- Edited 9 times, last by spidey637 on .
Hey guys. I'm knew here but I wanted to share the experience I had dealing with OEMAudioPlus and installing their 450Q System.
I have a 2012 Scion TC.
For starters, they have some very impressive videos and installation instructions on their website.
The issue I had was that all of their documentation was for their 400CF system, and not the system they
currently sell, the 450Q.
At the time I write this, they have no instructions or videos on the 450Q system.
The installation was pretty simple, but without any instructions for the wiring, it involved a little ingenuity.
Here are a few tips if you're lost like I was:
- The 450Q system comes with two main cables--the cable that runs from the sub, to the amp, to the back of the radio, to the battery;
and the 6 inch cable that goes between the factory amplifier below the drivers seat and the original wiring harness.
- The two matching ends on the longest wires go to the subwoofer. The ports are ambidextrous, so you can install them in either port.
The next set of ports you'll encounter along the length of the cable--a white and grey one--go to the back of the amplifier. Finally, the end of the cable goes behind the radio and the two cables on the right side of the radio go into the OEMAudio harness and then the OEMAudio harness goes into the two radio ports. Finally, the short 6 inch cable goes between the factory amplifier plug and the amplifier.
My review of the actual audio system:
Quick summary: it's good but not great.
I can't say I would recommend it to someone unless they have a lot of money and want an easy upgrade to their factory system.
The quality different between the base factory system and the OEMAudio 450Q system isn't huge. I actually found some songs sounded less distorted on my original system. I can't speak to the quality of the OEMAudio 400CF system, but the reviews for that system were what I based my decision on.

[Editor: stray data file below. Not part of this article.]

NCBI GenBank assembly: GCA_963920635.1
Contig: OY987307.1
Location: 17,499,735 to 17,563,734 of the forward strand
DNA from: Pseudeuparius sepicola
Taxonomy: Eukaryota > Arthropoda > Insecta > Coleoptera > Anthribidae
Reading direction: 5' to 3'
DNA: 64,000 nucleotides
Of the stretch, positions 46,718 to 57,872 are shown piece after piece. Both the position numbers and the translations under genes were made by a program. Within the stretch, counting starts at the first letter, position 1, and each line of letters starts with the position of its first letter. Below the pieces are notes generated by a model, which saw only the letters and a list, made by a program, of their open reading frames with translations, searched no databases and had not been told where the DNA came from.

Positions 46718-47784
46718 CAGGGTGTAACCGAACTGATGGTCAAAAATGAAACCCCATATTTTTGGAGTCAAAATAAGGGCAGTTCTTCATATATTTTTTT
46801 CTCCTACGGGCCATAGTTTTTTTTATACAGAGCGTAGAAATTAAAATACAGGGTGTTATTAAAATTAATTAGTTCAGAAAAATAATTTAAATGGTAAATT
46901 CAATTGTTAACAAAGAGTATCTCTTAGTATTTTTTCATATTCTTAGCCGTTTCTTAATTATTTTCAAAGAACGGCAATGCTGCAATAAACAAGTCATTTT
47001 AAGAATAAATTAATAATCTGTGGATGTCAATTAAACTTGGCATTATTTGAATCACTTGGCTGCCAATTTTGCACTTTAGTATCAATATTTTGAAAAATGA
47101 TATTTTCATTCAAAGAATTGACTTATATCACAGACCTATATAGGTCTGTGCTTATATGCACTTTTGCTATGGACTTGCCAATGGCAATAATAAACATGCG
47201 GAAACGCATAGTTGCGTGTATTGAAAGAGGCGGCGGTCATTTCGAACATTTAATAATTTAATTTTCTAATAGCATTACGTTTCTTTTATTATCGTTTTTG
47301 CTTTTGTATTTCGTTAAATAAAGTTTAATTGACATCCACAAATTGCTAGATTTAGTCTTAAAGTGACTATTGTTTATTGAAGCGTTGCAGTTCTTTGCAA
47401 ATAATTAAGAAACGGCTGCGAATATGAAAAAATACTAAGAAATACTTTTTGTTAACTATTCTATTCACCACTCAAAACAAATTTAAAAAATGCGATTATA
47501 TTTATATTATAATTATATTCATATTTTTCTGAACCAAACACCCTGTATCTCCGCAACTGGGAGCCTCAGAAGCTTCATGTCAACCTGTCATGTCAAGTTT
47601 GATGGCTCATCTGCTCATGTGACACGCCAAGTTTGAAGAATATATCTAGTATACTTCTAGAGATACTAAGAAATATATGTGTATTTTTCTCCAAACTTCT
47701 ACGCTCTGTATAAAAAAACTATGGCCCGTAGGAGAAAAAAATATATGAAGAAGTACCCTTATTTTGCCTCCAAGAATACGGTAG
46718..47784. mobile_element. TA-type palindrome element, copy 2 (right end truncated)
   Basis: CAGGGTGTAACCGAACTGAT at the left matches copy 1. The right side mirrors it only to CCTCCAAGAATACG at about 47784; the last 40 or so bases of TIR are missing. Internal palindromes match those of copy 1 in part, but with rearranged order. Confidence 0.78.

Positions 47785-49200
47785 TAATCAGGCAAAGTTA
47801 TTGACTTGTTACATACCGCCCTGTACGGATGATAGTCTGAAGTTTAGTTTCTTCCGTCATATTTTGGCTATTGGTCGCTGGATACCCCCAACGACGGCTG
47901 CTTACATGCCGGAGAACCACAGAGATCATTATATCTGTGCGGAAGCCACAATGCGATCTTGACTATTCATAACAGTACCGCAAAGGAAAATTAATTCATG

It's tough to summarize my issues with the system, but I'll start by describing the components provided and how they work; maybe that will give experts a better insight to the issues:
- The provided amplifier used the high-level input signal from the factory radio and converts it to low-level for it's input.
- Unlike the 400CF system, the 450Q system still uses the factory 6x9 amplifier, which is disappointing. They provide a cable with an inline gain filter to reduce distortion, but it really doesn't do the trick.
- The tweeters use a cheap capacitor that's soldered on just like the stock tweeters. I was really expecting the crossover to be implemented into the provided amplifier, but I guess the car doesn't really have the wiring for that. Either way, it isn't what I'd consider a proper crossover solution for a "premium sound system."
- The provided subwoofer enclosure fits very nicely in the factory location, but the enclosure isn't dampened well. It's a very thin fiberglass enclosure that doesn't have much mass to it.